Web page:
New York City
It's getting to be around that time in December when I put up a wrap-up post and disappear for a week or two.
I stopped by the Bowery Poetry Club in New York City recently, and was once again energized (a visit always helps) by the spirit in that eclectic room. You know, some people have asked why I claim to be interested in poetry when I don't follow the lit journal/academic/prize scene at all. Well, the spoken word scene is quiet but very much alive. The poems are still good, the talent keeps renewing itself, and the format still works. I guess the reason I keep this Action Poetry thing still rolling on this site (it's been around since early 2001) is to try to capture some of that spoken word spirit here on this blog. Which is why I'm happy to announce the launch, on Thursday morning, of this year's Action Poetry Randomized Wrap-up. One poem per click, all the poems you can want (from the best ones posted this year), just like we always do at this time.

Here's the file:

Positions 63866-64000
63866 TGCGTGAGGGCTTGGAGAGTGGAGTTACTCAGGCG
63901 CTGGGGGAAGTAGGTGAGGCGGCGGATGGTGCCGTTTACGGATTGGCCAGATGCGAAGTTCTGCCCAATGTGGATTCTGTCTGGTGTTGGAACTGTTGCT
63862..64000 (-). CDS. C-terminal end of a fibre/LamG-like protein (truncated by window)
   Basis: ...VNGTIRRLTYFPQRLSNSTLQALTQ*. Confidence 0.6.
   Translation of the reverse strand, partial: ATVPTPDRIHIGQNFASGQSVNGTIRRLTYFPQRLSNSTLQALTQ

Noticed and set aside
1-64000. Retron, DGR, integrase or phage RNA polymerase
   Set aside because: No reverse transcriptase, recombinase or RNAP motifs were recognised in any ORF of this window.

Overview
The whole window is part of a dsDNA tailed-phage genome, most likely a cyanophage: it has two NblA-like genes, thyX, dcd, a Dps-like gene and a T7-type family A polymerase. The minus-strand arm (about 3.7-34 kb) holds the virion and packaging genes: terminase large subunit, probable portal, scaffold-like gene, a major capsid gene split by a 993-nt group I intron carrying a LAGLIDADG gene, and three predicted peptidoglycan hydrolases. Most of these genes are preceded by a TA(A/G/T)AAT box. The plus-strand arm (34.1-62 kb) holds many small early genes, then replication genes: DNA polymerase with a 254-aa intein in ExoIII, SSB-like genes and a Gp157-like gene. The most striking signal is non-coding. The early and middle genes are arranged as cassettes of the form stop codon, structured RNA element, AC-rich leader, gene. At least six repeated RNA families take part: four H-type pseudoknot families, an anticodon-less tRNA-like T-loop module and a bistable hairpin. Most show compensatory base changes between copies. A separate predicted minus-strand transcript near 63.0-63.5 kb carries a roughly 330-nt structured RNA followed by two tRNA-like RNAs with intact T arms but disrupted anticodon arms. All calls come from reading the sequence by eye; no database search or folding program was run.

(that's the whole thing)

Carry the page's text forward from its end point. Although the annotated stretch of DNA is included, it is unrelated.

I reach the closing days of 2010 in a reflective mood; not exactly satisfied, not suffering either. Let's just say I feel optimistic about the year ahead. Here on Litkicks, I'm looking forward to continuing my weekend excursions into philosophy (and politics, psychology, sociology, religion, ethics and history). I'm also looking forward to continuing to work with the excellent gang of Litkicks contributors (you can see 8 of our best names in the "By Author" panel in the right sidebar, in case you haven't noticed) who will certainly help me stay on top of the literary news of the day in 2011. I'm always looking for new contributors, too, so get in touch if you'd like to be a part of Litkicks 2011.